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This is an unofficial announcement of Commission action. Release of the full text of a Commission order constitutes official action. See MCI v. FCC. 515 F 2d 385 (D.C. Circ 1974).
FCC REAFFIRMS AUCTION PROCEDURES FOR COMPETING COMMERCIAL BROADCAST LICENSE AND ITFS APPLICATIONS
The FCC today reaffirmed its decision to use auctions to resolve competing applications
for commercial broadcast licenses. |
In response to petitions for reconsideration filed by thirty-one parties, the Commission generally reaffirmed its conclusions in its original August 6, 1998 order. There the Commission adopted auction procedures for mutually exclusive commercial broadcast license applications. This earlier order implemented legislation requiring auctions to resolve most competing commercial broadcast applications, while authorizing the Commission to decide whether to use auctions for pending applications filed before July 1, 1997.
The Commission upheld its earlier conclusion that auctions would be speedier and fairer than comparative hearings for all cases involving pre-July 1, 1997 applications. In a specific frozen hearing case, the Commission rejected a petitioner's argument that an auction would be unfair because the case had begun under the comparative hearing process. To expedite service to the public, the Commission also affirmed its decision to consider qualifications issues after the auction involving the winning bidder only.
The FCC said it would serve the public interest to amend the terms of the anti-collusion rule as it applies to the secondary broadcast services (low power television and television and FM translator services) and to the Instructional Television Fixed Service. For a limited time period following the filing of short-form applications but before the commencement of any auction in these services, competing applicants will be permitted to resolve their mutual exclusivities by means of settlements or engineering solutions.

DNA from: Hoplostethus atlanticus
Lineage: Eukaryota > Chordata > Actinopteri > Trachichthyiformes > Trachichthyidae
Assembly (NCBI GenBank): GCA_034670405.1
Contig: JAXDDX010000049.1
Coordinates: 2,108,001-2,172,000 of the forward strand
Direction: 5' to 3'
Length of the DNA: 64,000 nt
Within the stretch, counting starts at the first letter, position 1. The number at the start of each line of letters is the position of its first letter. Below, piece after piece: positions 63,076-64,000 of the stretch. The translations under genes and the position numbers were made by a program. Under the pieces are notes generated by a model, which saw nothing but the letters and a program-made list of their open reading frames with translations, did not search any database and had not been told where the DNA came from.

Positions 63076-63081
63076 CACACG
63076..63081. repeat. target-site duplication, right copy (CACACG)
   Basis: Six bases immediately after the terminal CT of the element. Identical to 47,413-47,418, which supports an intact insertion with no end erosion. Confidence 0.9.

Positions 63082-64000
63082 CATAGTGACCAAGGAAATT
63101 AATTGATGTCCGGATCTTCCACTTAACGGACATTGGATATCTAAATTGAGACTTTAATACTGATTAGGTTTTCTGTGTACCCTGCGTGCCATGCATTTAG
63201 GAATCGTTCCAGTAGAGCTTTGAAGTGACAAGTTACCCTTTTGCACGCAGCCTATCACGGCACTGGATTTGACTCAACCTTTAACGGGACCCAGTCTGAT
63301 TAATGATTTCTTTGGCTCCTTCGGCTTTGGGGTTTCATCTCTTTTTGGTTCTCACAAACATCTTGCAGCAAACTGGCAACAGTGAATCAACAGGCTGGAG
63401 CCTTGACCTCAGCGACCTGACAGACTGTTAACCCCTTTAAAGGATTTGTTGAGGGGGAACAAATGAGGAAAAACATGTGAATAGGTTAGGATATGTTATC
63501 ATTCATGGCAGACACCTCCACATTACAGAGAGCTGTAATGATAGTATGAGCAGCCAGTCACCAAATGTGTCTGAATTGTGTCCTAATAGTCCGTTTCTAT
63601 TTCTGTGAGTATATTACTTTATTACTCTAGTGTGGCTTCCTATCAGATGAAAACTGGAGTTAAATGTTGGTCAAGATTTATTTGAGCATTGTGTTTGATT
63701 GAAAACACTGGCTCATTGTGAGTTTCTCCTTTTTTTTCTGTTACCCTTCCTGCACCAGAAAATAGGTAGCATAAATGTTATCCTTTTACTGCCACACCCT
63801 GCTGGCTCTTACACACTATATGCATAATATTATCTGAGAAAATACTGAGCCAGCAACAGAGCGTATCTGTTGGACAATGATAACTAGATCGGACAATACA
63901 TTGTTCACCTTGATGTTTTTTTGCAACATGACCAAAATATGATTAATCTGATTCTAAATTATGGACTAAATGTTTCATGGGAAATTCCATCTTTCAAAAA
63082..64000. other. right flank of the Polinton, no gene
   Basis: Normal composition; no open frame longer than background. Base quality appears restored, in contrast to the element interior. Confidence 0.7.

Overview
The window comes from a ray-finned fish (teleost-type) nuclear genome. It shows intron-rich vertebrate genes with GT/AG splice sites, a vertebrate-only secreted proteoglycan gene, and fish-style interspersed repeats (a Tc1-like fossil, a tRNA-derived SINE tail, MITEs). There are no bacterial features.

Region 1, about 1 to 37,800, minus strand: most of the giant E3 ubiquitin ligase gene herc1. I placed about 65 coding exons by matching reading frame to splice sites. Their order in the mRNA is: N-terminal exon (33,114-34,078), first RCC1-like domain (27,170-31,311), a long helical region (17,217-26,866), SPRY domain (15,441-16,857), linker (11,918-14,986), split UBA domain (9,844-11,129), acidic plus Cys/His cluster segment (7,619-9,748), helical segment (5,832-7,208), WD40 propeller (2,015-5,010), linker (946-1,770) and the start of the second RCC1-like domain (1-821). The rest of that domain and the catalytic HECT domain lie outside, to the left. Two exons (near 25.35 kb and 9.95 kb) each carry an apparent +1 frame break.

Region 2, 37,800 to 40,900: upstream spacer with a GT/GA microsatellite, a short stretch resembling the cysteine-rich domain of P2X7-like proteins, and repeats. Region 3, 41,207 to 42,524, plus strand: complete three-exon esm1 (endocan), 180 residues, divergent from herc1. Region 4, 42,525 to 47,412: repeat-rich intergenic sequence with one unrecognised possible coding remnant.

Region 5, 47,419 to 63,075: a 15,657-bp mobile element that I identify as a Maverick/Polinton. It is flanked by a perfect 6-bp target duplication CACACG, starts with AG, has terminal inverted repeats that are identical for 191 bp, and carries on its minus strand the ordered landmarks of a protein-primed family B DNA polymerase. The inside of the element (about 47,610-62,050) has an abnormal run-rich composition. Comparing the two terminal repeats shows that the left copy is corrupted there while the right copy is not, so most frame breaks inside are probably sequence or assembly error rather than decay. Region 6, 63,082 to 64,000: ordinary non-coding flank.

The Commission affirmed its adoption of the new entrant bidding credit. Applicants with interests in no other mass media facilities would receive a 35% credit to lower the cost of their winning bids. A 25% reduction in their winning bids would be given to applicants with interests in very few media outlets, none of which serve the same area as the applicants' proposed stations. The Commission agreed with petitioners that existing interests in low power television and television and FM translator stations should not be counted among a winning bidder's mass media interests for purposes of determining eligibility for the new entrant bidding credit. It also refined the standards for determining whether a winning bidder's proposed station serves the "same area" as the bidder's existing media interests, thereby rendering the bidder ineligible for a bidding credit.
The Commission said it will consider in a further order in this proceeding an additional refinement to the new entrant eligibility standards. This further order will consider whether to attribute debt or equity above a certain level based on Commission review of the record in the broadcast attribution proceeding.
Among other requests for reconsideration that were denied by the Commission:
* it rejected requests for reimbursement by petitioners who had previously filed applications when the FCC still used comparative hearings in these cases;Action by the Commission April 15, 1999, by Decision (FCC 99-74), Chairman Kennard, Commissioners Ness, Furchtgott-Roth, Powell and Tristani.
Mass Media Bureau Contact: Jerianne Timmerman (418-1600) and Lisa Scanlan (418-2700 ).